26 September 2007 | blanche-2
Sad and very dark
Farley Granger is a young man on the "Edge of Doom," in this 1950 film also starring Dana Andrews, Mala Powers and Paul Stewart. When a young priest wants to change parishes, Father Roth (Dana Andrews) tells the story of Martin Lynn (Granger), saying that what happened with Martin showed him that, as a priest, he was in the right place. Martin Lynn is a young man who is having trouble making ends meet as a delivery man for a florist; he has a chronically ill mother, and he wants to be able to move her to Arizona. However, after working with the florist for four years, he still can't get a raise. When his mother dies, he wants a high-priced funeral for her. He goes to the church rectory, as his mother was deeply religious and, despite living in near poverty, always gave what she could to the parish church. In an ensuing argument with an old, tired and tough priest (Harold Vermilyea), Martin hits him over the head, and the priest dies. Later, he's picked up, not for the murder, but for the robbery of a movie theater actually done by his neighbor (Paul Stewart). Though released, the detective in charge (Robert Keith) is still suspicious of him.
"Edge of Doom" is a grim noir that never lets up; Martin Lynn can't get a break, not from his boss, the funeral director or the church. His girlfriend (Mala Powers) at first feels there is no place for her in his life because of his mother. After the mother dies and Paul commits murder, he breaks up with her. His only support is Father Roth, whom he doesn't like - he resents the church for not burying his father on hallowed ground when he committed suicide and for taking his mother's money. It's not often in a film that one sees a priest killed - and with a cross yet.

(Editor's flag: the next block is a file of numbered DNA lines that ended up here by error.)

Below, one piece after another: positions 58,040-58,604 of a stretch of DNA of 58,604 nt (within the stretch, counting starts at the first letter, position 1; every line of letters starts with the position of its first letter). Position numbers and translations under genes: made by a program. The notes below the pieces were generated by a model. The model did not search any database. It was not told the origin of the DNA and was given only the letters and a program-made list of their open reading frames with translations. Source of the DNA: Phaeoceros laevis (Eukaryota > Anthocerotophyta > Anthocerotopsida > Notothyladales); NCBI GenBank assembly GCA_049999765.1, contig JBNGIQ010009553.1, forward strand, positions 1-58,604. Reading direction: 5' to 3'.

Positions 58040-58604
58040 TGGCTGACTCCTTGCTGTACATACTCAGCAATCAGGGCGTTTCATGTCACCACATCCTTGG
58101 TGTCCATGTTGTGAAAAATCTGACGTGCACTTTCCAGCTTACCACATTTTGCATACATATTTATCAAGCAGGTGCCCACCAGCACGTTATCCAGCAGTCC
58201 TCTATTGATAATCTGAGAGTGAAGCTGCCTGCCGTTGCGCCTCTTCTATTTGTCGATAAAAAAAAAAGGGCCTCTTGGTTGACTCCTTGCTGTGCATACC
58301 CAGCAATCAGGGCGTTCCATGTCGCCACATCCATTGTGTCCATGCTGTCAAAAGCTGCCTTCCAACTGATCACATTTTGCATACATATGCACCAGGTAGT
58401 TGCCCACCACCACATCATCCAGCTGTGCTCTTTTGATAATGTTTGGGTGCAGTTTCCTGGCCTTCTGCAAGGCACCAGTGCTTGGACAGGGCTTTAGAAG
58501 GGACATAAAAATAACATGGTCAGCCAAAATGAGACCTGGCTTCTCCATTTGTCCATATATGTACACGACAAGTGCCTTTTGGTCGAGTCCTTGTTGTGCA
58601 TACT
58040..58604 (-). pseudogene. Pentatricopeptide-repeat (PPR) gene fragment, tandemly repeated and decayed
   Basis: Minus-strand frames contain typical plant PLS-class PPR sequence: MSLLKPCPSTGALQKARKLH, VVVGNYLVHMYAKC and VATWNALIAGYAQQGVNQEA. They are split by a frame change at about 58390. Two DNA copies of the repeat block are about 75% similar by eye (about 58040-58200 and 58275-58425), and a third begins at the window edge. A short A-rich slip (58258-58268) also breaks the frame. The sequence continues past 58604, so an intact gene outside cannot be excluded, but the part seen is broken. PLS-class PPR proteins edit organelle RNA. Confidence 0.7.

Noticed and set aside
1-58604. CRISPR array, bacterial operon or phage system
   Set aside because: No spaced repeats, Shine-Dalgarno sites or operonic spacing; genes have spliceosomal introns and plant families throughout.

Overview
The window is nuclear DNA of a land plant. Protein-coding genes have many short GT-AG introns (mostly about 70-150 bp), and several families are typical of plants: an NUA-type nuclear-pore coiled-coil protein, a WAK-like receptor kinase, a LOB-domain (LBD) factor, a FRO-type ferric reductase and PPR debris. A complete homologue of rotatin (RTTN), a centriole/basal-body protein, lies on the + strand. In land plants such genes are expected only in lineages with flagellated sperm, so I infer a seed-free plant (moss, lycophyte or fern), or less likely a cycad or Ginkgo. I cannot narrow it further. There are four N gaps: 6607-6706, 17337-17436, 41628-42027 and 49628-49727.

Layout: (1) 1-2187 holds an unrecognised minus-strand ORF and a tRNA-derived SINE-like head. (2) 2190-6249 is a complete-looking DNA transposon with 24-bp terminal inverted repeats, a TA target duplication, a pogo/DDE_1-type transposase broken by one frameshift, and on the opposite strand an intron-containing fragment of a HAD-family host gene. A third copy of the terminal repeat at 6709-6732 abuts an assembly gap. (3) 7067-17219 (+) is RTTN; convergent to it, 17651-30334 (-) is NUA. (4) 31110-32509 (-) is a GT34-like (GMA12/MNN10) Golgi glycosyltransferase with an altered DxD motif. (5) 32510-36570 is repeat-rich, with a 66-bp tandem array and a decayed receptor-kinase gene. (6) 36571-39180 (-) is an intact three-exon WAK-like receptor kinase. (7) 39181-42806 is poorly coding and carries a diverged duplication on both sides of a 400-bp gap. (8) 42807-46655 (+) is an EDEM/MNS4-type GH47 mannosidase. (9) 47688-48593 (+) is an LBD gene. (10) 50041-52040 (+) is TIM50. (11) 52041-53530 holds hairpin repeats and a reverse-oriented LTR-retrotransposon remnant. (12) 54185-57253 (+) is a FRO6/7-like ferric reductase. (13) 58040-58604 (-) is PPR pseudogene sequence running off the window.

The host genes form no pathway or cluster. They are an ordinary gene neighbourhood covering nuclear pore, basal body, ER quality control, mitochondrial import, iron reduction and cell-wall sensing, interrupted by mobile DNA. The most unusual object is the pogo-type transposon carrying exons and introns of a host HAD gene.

The acting is good if not great. Farley Granger is sympathetic as Martin. He was often cast in this type of role. Dana Andrews does an okay job as the priest, but is a little too precious. The way to play a priest is the way Spencer Tracy did - as a man first. Andrews tries to put on a priestly air but it seems forced.
Apparently this film was not well received upon release and was withdrawn to add the very beginning, where Andrews begins to tell the story, and the very end, which comes back to the present time with Andrews and the priest. It doesn't really help the film's relentless, depressing tone. Don't watch this one if you need a smile or a feel-good movie.